The dock is L-shaped, with an 'Outer Dock' running east-west, and an 'Inner Dock' running north from the eastern end. It originally contained around 36 acres (14 hectares) of water and had a 200-acre (81 hectare) estate. The western end of the Outer Dock was originally connected to the Thames at Millwall by an 80 ft (24 m) wide channel. The spoil from the docks formed the area of wasteland known as the Mudchute. A graving dock for ship repairs was constructed at the SE corner of the Outer Dock (one of 6 originally planned), and later lengthened to 555 ft (169 m).
With reorganisation by the Port of London Authority in the 1920s, the northern end of the Inner Dock was connected to the West India Docks by the Millwall Passage, and the direct connection to the Thames was filled.
The dock was used mainly for timber and grain, a trade which eventually moved down river to the Port of Tilbury with the construction of a major grain terminal in the 1960s. A McDougall's flour mill, the Wheatsheaf Mill (constructed in 1869), stood on the south side of the Outer Dock, but was demolished in about 1980. Nearby Sir John McDougall Gardens is named after one of the McDougall brothers, John McDougall, who was also a prominent local politician in Poplar.
The area todayEdit
A large site on the north side of Outer Dock was occupied by the West Ferry Printing Works, the largest newspaper print works in Western Europe, built 1984–6. Millwall Dock is a commercial business district that includes office towers housing small to medium-sized technology, publishing, legal and financial services companies.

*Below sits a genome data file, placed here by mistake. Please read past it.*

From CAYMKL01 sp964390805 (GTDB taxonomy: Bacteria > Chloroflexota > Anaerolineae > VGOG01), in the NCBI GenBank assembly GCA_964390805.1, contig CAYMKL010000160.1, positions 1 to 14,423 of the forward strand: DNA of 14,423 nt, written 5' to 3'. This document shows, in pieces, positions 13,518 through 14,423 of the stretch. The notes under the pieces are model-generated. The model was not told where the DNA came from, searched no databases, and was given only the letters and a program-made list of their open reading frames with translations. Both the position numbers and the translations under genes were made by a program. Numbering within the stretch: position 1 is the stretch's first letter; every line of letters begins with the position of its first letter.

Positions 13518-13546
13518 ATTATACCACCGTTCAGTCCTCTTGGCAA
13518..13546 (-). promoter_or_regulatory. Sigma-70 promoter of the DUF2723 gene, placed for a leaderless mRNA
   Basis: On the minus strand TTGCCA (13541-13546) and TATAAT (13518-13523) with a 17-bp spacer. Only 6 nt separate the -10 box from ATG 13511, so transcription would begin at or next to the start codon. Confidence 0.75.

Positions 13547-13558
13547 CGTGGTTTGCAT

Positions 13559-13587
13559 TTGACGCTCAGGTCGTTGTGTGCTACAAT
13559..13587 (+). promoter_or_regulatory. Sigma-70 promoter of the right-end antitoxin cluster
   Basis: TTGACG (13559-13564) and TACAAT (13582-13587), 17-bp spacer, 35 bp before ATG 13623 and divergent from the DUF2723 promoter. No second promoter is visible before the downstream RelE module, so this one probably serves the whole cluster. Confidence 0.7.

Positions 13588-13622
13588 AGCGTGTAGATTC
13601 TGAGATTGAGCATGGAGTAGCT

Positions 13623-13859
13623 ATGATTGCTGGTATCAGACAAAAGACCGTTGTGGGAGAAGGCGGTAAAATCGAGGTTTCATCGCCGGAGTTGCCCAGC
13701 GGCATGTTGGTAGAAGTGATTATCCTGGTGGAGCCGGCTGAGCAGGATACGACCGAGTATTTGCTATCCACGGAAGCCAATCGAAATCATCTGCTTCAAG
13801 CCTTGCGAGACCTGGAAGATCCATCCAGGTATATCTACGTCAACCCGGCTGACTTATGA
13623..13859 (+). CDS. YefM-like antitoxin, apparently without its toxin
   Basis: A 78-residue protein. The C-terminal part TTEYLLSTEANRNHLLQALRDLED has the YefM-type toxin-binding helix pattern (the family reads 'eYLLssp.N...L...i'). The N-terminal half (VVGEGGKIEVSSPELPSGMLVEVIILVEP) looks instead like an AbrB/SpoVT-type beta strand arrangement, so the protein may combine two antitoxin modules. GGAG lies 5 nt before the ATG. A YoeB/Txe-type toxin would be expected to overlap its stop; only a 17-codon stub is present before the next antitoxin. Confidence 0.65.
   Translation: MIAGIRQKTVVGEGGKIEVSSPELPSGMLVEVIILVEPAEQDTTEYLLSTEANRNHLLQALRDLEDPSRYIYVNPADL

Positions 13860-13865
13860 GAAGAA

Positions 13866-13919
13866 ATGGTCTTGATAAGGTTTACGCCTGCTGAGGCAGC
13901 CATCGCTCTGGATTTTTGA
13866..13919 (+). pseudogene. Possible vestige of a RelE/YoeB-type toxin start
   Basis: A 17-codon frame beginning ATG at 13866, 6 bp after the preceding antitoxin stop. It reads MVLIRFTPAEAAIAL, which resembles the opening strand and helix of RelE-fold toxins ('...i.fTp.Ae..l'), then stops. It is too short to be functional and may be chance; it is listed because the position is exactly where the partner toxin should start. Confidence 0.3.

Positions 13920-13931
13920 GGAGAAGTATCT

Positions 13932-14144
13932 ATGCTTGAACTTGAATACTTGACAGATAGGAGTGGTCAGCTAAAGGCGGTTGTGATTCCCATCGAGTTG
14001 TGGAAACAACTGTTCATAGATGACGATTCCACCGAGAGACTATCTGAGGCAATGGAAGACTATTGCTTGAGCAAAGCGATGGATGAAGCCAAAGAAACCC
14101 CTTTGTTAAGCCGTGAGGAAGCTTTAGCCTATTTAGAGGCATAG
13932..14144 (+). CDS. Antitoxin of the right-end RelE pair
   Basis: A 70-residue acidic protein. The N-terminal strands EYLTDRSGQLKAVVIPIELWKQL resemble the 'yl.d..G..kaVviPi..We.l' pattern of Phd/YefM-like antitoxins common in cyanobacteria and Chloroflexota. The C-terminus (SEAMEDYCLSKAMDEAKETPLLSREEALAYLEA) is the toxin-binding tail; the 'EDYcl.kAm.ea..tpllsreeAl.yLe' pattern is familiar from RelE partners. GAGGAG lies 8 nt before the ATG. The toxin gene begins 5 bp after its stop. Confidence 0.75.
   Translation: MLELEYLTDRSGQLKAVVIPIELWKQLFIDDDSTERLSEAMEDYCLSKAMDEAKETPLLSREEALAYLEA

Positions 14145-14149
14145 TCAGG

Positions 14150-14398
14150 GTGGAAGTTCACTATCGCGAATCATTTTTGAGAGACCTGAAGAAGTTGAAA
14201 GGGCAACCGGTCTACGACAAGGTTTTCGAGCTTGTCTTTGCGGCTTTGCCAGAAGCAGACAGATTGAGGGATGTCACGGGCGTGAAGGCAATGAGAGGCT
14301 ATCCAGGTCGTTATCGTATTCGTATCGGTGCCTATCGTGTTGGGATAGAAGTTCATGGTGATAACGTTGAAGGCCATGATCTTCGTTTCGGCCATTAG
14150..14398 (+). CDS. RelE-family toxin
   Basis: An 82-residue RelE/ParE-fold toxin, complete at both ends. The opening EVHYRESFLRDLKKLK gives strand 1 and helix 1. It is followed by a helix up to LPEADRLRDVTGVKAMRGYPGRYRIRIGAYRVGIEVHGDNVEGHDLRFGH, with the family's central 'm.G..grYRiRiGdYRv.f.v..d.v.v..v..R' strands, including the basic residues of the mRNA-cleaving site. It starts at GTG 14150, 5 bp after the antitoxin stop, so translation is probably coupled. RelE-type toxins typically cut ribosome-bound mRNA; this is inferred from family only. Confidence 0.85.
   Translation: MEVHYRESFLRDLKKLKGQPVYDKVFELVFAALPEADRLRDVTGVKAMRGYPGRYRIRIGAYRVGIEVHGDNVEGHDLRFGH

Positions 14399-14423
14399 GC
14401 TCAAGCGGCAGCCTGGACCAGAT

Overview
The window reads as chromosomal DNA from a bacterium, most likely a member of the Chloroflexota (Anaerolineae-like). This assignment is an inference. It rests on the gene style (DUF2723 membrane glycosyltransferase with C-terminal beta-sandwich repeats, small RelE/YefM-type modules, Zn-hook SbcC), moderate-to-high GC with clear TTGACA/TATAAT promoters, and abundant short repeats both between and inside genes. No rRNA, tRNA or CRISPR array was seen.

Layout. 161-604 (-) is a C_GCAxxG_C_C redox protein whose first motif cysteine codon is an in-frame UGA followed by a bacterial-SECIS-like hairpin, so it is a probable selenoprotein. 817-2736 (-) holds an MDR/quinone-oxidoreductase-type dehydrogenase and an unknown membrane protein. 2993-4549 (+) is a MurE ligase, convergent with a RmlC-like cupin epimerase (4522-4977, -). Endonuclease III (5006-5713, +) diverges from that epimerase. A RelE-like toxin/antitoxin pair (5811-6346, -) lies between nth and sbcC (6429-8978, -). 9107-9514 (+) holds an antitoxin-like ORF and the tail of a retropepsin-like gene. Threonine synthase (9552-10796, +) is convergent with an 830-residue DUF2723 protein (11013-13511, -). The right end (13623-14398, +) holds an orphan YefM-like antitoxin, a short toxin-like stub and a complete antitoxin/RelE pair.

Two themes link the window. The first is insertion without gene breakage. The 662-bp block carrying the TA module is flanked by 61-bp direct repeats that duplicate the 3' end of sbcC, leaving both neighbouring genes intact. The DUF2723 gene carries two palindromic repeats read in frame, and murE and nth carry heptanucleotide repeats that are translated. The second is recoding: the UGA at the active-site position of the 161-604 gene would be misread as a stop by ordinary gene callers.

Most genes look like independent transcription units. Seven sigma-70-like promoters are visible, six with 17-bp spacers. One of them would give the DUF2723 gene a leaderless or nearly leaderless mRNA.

Millwall Dock is also an area where several housing developments and apartment towers have been developed. The Clippers Quay housing estate is located around the old dry dock, while the Mill Quay housing development is located on the site of the old flour mill. There is a marked contrast between the newly established living and working areas and the older neighbouring developments in the area.
Docklands Sailing and Watersports Centre is located at the far West end of the dock where the dock previously connected to the Thames. It was set up in 1989 by the London Docklands Development Corporation and the Sports Council at a cost of £1.2 million.
- British History on line
- "Sir John McDougall Gardens". London Gardens Trust. Retrieved 16 July 2016.
- Times Online, 15 February 2004, Desmond's double whammy, says "Westferry is the biggest printing works in western Europe."
- "Docklands Sailing and Watersports Centre". www.timeout.com. Time Out. 30 April 2005. Retrieved 3 December 2013.
- Hyde, John (27 August 2008). "Beijing success brings boost to sailing centre". London: www.edp24.co.uk. Archived from the original on 12 December 2013. Retrieved 3 December 2013.